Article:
It has taken two years, but David Cameron's European policy is now clear. Unfortunately, that does not mean that it is a good policy. Nor does it mean that it no longer contradicts what the Prime Minister privately believes. It does, but it is clearer now what he is up to and why he disagrees with himself.
The puzzle of the Government's policy is that its leading members, Cameron, George Osborne and William Hague, do not believe that the euro can work. They have a belief, founded in economics, forged in Thatcherism and fortified by their humiliation by Britain's ejection from the European exchange rate mechanism in 1992, that "there is no way in which one can buck the market". The ERM failed because its constituent economies had not converged enough, and movement of labour, which makes the giant US currency union work, was not sufficiently free.
For them, the creation of the euro was a doubling on that original error. It removed the immediate threat of speculative attack on a currency, but failed to deal with the structural imbalances, thus ensuring that the eurozone would have to break up at some point. I suspect that they are right, and that the alternative view – that the single currency would itself force economies to converge enough to make it work – is mistaken.
Why, then, did Cameron go to another summit in Brussels last week to support the fiscal union, the banking union and, in principle, the political union of the 17 members of the eurozone, but to trumpet Britain's exclusion from it all? The answer is that Britain's influence in Europe is weak, and the commitment of the 17 to the euro is strong. Really strong. And it is not as if the other nine members of the EU outside the eurozone are sure that the currency is a bad idea. Cameron is outnumbered and has to calculate how to deal with that.
He is also hemmed in at home, just as the last Conservative Prime Minister was. John Major had to balance sceptics and pro-Europeans in his party. Although the Tory party has moved since then, leaving only Kenneth Clarke as a Cabinet pro-European, the Liberal Democrats make up the difference. Hence the policy of "European political union for the others but not for us". This is a transparent device to hold together the two wings. Everyone seems to agree that the euro can work only if there is political union. For the sceptics, this is their argument against it. For the pro-Europeans, this is a goal for which they strive. Or an option, at least, which they want to keep open for Britain.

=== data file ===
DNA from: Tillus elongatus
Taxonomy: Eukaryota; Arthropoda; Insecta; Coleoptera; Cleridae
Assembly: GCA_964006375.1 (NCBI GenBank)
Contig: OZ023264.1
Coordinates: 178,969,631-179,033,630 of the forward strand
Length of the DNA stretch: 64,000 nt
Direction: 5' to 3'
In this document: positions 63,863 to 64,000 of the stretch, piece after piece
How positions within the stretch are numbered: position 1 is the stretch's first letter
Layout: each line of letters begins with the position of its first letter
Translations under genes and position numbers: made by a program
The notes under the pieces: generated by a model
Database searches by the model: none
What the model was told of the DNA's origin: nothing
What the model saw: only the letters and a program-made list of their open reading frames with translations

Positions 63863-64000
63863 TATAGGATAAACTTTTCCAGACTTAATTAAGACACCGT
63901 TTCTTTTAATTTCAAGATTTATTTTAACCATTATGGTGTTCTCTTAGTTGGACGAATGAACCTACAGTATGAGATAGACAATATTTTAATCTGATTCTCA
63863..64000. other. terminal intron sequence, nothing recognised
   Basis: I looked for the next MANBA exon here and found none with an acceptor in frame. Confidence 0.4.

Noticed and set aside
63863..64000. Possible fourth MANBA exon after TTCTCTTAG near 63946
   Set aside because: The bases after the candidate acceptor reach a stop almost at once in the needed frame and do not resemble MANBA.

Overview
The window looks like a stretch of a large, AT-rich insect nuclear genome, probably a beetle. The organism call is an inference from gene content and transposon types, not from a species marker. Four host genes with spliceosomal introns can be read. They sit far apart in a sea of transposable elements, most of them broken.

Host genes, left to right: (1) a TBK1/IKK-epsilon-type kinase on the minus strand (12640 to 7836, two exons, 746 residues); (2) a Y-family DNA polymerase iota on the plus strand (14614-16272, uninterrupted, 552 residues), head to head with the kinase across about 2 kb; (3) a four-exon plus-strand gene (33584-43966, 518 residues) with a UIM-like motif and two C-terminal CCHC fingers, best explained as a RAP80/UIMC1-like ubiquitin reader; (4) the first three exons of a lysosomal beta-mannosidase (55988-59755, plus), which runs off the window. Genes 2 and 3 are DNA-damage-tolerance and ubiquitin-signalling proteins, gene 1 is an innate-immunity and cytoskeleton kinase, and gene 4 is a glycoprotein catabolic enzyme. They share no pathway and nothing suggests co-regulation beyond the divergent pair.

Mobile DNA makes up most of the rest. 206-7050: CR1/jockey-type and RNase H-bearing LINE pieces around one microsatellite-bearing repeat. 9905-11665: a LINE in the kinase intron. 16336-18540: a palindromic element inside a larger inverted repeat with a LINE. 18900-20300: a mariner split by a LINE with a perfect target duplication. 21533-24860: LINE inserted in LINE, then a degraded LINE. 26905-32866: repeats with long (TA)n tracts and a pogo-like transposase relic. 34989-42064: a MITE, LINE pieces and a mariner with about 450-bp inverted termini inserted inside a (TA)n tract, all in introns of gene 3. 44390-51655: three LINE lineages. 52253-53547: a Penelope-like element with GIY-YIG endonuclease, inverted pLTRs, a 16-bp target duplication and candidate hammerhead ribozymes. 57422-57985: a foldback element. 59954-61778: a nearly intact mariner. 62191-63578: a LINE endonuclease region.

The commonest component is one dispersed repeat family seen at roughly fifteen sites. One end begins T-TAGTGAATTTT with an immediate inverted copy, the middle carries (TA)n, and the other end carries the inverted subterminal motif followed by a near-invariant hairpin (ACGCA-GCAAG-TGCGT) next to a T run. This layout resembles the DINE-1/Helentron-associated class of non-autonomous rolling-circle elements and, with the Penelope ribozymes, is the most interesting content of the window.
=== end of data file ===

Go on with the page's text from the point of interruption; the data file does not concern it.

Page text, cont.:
Actually, the policy does not fully cover the sceptics' position. Even a fully-fledged United States of the Eurozone does not guarantee that the single currency would work, because it does not make the economies converge, and it does not instantly make the movement of labour freer. The sceptics really believe that the main European economies need their own currencies, which could find their own value against each other.
That is not likely to happen soon, however, and in the meantime a political union would allow German taxpayers to support the weaker economies of the eurozone for some years.
The importance of last week's summit was that it edged a little – but only a little – in that direction. It means that German taxpayers will continue to sustain the unsustainable for a bit longer, as Hamish McRae argues on page XX.
This was particularly significant because Angela Merkel had repeated her warning that "not even Germany's strength is unlimited" just before the summit, and yet she agreed to a compromise which seemed to pledge more of that strength to stand behind Spanish and Italian banks. Merkel's warning stands, however: that, if the rest of the eurozone demands too much of Germany, "then everything we are planning, agreeing, implementing would ultimately be worthless".
That seems all too likely, to put it crudely, but Cameron cannot say it. He would gain nothing by telling our European partners that they ought to dismantle the euro and start again. Thus he tries to make a virtue of a contradiction, which is that we are part of something we do not really like but over which we have no influence.
The trouble with being a "practical Eurosceptic", which is what the Prime Minister declared he was in Brussels last week, is that it means that Britain should be semi-detached for ever. And it means an unstable balancing act at home. At his post-summit news conference in Brussels, Cameron said that he did not agree with an in-out referendum on Britain's membership of the EU because it would offer "only those two options".
He prefers the third way, of being neither in nor out. That was a halfway house that Tony Blair could sustain, because he thought Britain's "destiny" was to be "in". But "neither in nor out" does not look like leadership, or even a policy. It looks like indecision.
Maybe that accurately reflects what this country wants, or what we have to settle for, but it doesn't provide much of an idea of what we want from Europe in future, and it guarantees the permanent distrust of our European partners.